eBook: Intro to Web Analytics/
March 3, 2007
Eric Peterson’s free webcast for Web Analytic beginners is coming up, this Tuesday, March 6. So this also seemed like a good time to (finally) write about Phil Kemelor’s almost free ($25) e-book, Intro to Web Analytics. Phil, remember that most PR is good PR. And then when you get to the end of this post, remind yourself again.
I couldn’t get ten pages into the .pdf without strongly disagreeing with some of Phil’s basic premises:
1) I disagree when you write: “For your organizationâ€™s Web site, there is only one metric that matters: How much money is it making?”
Yes, Phil, you are often right — most websites are ultimately about making money or saving money, directly or indirectly. But more and more, people create websites just to change the world. Look at Wikipedia. Sure, you can argue that they accept donations now and need to measure that. But their donations are ancillary to their real goals. I’ll bet that their website’s most important metric is, “Did we help people today?” or “Did more Wikipedians feel like they are a member of our community?” OK, maybe you don’t like that example. So, how about Mozilla? Sure, they have a few revenue streams too, but I’ll bet that they use them only to stay afloat and pay for their server and executive directory. Like Wikipedia, the vast majority of their “employees” are volunteers, and their goals are not financial. So, Phil, when you write, “The purpose of your web site is to make money or save money,” I just have to disagree.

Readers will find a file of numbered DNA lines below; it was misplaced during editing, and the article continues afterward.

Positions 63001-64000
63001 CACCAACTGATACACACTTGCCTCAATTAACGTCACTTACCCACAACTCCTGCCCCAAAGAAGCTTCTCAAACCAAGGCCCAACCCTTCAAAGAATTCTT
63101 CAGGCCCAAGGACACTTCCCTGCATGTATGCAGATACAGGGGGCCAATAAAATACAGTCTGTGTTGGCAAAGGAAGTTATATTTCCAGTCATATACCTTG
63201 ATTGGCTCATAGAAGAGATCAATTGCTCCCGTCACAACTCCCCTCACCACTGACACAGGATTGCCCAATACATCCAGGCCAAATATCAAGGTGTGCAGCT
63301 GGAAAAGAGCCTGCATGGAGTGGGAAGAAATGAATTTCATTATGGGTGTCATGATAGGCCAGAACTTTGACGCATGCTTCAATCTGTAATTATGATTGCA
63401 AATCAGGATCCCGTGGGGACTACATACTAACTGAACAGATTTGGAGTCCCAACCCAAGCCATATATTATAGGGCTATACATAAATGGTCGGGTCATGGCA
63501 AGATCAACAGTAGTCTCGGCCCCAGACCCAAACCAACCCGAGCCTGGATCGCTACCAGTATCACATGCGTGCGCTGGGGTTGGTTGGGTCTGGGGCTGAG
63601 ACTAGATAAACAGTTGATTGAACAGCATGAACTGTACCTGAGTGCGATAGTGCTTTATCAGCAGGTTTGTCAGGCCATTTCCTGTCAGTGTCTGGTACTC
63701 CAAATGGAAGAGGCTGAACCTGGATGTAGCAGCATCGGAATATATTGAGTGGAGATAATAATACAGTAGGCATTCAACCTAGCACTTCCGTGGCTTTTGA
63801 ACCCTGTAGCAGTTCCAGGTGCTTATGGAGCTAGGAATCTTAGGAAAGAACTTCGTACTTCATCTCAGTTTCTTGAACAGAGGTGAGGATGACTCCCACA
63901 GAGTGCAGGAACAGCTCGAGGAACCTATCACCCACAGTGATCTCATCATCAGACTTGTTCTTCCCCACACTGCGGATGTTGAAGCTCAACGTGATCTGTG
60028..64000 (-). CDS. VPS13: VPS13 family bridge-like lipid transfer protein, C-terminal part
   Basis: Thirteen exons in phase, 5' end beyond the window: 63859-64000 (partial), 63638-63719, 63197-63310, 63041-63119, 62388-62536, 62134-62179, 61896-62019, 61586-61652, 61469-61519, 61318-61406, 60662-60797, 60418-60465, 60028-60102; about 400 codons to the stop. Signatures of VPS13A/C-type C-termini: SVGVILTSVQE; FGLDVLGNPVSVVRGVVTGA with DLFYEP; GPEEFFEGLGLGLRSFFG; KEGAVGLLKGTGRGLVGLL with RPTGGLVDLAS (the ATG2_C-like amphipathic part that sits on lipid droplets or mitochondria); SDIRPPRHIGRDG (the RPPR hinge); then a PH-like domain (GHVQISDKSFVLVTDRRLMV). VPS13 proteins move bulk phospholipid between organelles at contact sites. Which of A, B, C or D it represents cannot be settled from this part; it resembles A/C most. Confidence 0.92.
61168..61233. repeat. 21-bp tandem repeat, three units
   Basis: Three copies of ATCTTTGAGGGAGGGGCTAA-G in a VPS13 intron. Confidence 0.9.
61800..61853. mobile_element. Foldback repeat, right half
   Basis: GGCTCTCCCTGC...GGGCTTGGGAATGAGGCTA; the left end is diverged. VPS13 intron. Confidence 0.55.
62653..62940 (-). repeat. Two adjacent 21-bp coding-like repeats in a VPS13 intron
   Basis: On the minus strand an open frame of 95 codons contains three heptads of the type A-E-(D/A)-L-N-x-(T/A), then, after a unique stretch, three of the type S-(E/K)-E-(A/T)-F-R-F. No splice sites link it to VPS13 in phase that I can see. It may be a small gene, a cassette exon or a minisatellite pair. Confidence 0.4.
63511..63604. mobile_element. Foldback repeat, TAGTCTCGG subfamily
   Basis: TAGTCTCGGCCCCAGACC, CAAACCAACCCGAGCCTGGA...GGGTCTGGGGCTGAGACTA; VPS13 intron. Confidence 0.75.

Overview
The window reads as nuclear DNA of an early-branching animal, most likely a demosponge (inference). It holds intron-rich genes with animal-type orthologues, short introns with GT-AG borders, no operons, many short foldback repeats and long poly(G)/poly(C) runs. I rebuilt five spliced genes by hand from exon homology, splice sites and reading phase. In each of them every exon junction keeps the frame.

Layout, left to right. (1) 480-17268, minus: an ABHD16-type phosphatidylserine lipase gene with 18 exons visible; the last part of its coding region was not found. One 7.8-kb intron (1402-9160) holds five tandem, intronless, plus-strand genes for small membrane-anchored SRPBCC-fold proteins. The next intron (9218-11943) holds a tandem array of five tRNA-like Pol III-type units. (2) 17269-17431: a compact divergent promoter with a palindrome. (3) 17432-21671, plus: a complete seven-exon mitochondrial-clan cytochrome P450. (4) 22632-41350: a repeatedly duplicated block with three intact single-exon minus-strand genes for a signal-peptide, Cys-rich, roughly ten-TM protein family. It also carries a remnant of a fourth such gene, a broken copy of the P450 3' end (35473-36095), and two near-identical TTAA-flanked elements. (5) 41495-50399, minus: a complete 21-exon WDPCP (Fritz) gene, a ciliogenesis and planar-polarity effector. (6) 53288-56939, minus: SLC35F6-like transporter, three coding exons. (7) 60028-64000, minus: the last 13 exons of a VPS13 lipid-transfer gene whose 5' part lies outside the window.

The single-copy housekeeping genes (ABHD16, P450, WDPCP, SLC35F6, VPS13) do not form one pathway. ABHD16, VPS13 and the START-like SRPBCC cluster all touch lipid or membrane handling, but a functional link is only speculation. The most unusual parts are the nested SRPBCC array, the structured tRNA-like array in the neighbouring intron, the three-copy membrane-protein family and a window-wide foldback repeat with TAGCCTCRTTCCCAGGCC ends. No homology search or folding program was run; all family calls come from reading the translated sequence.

2) I disagree when you give a list of ten lousy reasons for people to avoid measuring and testing their site.
Yes, you are right — there are no good reasons to avoid measuring your site. At a very basic level — with the server side analytics package provided by your web hosting company — it is simple and free. But testing is different. I created this post on Increasing your Conversion rate for $1524, and the largest cost went to testing. Sure, you can do user testing for an hour or so (one day I user tested a landing page through three airports and two plane rides). You get awesome qualitative data and it helps you locate major problems. On the other hand, there are lots of things people just won’t tell you. Plus, how significant can it be when you are doing user testing with five people?
So when someone says (and now I am quoting from your e-book), ” “It will cost us too much to measure and analyze site use,” they are really saying, “We don’t get enough value from our website to invest a thousand (or ten thousand) dollars in it.” This is exactly how I feel about my company’s brochure. Resources are always constrained, and companies have to invest where they get the highest return. Websites make your business happen. Websites make my business happen. But one size doesn’t fit all.
On the other hand, I read all the way to page 70 without disagreeing again, and by that time, it was just a technicality. So, for twenty-five bucks, pick up a copy of Phil’s ebook and see if I am wrong.